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in all their strength, and hastened to join the British commanders, as they severally drew nigh their provinces.
The news of the fall of Charleston did not lessen the necessity or the desire of DeKalb to push forward. It was only partially hoped not expected that he would reach the scene of action in season to influence the result. The city was by no means the country, and did not necessarily imply its loss. Accordingly, every exertion was made, in Virginia, to expedite the march of the Baron's detachment. He proceeded, with some celerity, on the direct route from Petersburg, in Virginia, for Camden, South-Carolina. His detachment was in excellent spirits, and reached Deep River, in North-Carolina, halting at Coxe's Mills, on the 6th July. Here the Baron began those precautions and preparations which were essential to the safety of the army, and by which he exhibited equal forethought and experience. The subsistence of an army is the first essential to its usefulness. To procure this subsistence, in the region where he now found himself, was matter of great embarrassment and difficulty. The country was naturally sterile and sparsely settled. It had been traversed by both parties, whig and loyalist, and nearly drained of its resources. The crop of the last year was nearly exhausted, and the new crop, though a promising one, was not yet matured. The government of the State was feeble. It was a house divided against itself. Whole districts of country, settled by foreigners, were disaffected to the American cause, either up in arms against it, or keeping in reserve for future demonstrations, under better auspices for the British. To fill the ranks of the State, these people were dragooned into a service which they loathed, and they strove reluctantly, or not at all. It would be absurd to deal in the language of censure, with regard to such a population. Their sympathies were not with the cause. They were naturally hostile. DeKalb very soon became conscious of the embarrassments by which he was surrounded. He wrote to Congress, and to the Executives of North-Carolina and the neighbouring States - but without any good results, urging the necessity of immediate supplies and succours. He was constrained to exact his whole subsistence from the country-a necessity which implied coercion, waste, and an increase of the popular disaffection. But his ne
cessities justified his action. This was prompt and vigoruos. His provisions were gleaned from the inhabitants, who had none to spare, by detachments carefully selected, and confided to discreet and indulgent officers; but his efforts were crowned with very meagre success, and, labouring to establish magazines, he found that his supplies were scarcely adequate to his daily wants. These supplies were of grain and lean beef. In spite of these embarrassments, it is reported that he succeeded in preserving harmony and order in his camp, while inspiring his troops with a genuine passion for the service.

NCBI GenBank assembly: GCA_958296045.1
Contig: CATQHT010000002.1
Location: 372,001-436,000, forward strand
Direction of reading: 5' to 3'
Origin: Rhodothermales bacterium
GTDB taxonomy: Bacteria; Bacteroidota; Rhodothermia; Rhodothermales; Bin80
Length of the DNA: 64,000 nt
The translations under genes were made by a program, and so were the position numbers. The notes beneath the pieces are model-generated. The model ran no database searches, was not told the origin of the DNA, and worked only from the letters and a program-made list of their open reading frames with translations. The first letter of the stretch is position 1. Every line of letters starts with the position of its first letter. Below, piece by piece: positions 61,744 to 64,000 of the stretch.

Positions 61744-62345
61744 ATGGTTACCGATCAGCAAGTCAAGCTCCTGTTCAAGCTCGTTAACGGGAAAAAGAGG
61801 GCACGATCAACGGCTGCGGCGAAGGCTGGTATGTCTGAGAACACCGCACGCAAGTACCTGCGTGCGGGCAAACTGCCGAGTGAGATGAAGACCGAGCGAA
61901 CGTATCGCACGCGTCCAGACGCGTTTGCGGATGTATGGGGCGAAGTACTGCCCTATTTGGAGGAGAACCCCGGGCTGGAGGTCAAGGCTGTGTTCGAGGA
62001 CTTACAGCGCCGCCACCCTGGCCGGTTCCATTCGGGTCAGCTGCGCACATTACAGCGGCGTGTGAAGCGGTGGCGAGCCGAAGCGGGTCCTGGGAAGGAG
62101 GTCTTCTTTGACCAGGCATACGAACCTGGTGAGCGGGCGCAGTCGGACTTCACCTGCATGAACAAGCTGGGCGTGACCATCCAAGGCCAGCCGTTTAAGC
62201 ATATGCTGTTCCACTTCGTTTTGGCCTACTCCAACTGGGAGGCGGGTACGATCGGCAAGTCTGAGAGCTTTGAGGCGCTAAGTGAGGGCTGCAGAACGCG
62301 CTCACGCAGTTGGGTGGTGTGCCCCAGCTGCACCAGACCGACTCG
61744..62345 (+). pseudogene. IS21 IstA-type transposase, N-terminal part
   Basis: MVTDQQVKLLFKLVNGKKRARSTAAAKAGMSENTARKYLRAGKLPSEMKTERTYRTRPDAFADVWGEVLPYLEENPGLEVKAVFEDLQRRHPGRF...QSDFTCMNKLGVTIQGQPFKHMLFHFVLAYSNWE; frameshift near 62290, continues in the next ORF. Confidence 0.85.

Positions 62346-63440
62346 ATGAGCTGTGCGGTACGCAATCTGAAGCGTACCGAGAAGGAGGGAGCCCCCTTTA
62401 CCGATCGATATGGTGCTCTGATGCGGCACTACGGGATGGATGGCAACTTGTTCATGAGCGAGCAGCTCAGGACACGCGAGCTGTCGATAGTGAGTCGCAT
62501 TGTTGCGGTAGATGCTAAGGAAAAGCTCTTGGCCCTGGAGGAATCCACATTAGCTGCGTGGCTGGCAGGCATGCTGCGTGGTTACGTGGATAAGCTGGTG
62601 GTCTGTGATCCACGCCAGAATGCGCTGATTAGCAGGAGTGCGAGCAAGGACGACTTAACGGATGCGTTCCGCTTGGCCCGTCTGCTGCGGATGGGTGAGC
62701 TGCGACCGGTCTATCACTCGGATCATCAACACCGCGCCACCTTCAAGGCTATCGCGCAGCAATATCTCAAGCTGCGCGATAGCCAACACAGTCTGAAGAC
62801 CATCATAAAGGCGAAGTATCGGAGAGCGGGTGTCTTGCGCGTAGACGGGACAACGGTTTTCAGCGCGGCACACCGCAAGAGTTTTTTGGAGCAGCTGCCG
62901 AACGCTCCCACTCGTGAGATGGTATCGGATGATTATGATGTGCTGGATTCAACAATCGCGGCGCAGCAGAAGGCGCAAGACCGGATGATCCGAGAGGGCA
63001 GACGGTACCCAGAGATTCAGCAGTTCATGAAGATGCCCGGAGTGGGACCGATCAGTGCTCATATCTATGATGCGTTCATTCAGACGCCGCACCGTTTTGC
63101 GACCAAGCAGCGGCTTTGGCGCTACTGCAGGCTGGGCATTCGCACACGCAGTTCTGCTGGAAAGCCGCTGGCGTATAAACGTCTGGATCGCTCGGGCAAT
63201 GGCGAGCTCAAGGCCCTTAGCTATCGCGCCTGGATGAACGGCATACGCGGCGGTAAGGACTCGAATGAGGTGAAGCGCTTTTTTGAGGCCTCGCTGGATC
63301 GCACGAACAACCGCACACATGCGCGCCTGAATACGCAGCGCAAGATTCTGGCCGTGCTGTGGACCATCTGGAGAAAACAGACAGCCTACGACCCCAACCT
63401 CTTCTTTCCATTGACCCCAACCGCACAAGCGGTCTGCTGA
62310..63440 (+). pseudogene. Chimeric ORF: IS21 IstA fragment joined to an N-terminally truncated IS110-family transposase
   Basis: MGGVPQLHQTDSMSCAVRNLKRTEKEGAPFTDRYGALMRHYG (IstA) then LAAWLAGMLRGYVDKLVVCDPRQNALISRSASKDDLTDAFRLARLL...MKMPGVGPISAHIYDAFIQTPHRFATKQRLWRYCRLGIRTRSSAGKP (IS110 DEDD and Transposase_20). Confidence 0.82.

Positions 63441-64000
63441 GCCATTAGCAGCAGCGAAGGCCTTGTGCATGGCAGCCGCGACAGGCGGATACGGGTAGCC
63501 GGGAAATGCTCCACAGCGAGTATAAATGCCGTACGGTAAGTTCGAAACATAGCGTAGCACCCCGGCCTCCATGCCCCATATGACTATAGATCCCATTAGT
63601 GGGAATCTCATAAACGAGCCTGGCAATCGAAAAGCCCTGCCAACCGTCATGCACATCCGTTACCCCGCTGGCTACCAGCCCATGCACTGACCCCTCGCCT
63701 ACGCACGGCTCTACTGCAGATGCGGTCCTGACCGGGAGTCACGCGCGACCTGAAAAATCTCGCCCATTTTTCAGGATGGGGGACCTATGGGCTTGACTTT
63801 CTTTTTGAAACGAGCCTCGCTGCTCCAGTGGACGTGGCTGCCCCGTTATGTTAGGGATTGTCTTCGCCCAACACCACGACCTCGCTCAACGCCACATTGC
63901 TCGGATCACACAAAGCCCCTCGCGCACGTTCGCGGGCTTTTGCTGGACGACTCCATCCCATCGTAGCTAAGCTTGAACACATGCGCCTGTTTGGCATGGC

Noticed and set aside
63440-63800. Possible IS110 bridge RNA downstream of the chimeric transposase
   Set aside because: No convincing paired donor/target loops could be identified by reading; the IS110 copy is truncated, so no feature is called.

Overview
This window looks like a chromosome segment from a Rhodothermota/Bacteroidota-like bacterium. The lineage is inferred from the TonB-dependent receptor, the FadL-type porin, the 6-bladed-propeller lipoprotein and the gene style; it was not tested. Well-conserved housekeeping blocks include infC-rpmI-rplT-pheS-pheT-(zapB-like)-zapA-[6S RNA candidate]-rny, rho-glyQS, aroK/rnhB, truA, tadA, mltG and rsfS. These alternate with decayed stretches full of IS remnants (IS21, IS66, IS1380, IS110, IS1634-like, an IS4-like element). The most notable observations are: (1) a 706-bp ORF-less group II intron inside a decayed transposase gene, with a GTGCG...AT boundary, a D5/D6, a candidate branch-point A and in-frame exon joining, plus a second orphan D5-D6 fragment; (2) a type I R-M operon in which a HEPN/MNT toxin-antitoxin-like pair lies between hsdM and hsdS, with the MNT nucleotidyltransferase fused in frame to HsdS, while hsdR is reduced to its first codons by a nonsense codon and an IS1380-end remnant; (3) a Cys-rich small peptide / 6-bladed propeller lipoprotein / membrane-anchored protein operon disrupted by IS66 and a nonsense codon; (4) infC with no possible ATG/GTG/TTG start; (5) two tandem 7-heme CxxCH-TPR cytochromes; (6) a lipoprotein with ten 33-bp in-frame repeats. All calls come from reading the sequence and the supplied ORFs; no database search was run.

It is among the subjects of complaint with Col. Otho Williams, his aid-de-camp, from whom we have a full report of the expedition, thai, General Caswell, in command of the militia force of the State, hung off, and neither brought the troops nor the provisions which had been promised by the Executive. It is imputed to Caswell, by Colonel Williams, that he kept aloof, seeking some opportunity to distinguish himself in a separate command, and falsely urging his own want of provisions. But these suspicions and imputations are to be received with great reserve and caution, and were probably, in most respects, utterly unfounded. Caswell was a brave man, had already done good service to the State, and possessed the confidence of the whig inhabitants. Officers in the regular servirre, in all periods, are very apt to disparage the militia. Gates and Greene both did so—the latter, indeed, spoke very slightingly, in his letters, of Marion and Sumter, to others, while using very different language when writing id themselves. In this very narrative of Colonel Williams, he adopts the British mode of sneer, and speaks of General as Mr. Caswell-a sufficient indication of that temper of mind which, seeing its object through a prejudice, is seldom likely to do justice to its real merits. We are of opinion that Caswell better knew what he was about than either DeKalb, Gates or Williams. “It was in vain,” says the latter, “ that the Baron required General Caswell to join his command.” Suppose Caswell had joined the command, at this juncture, what would have been the effect of increasing the number of mouths, in a region where DeKalb's own forces could not find adequate food for themselves? “The Baron, therefore, hesitated whether he had better march to join the militia, in hopes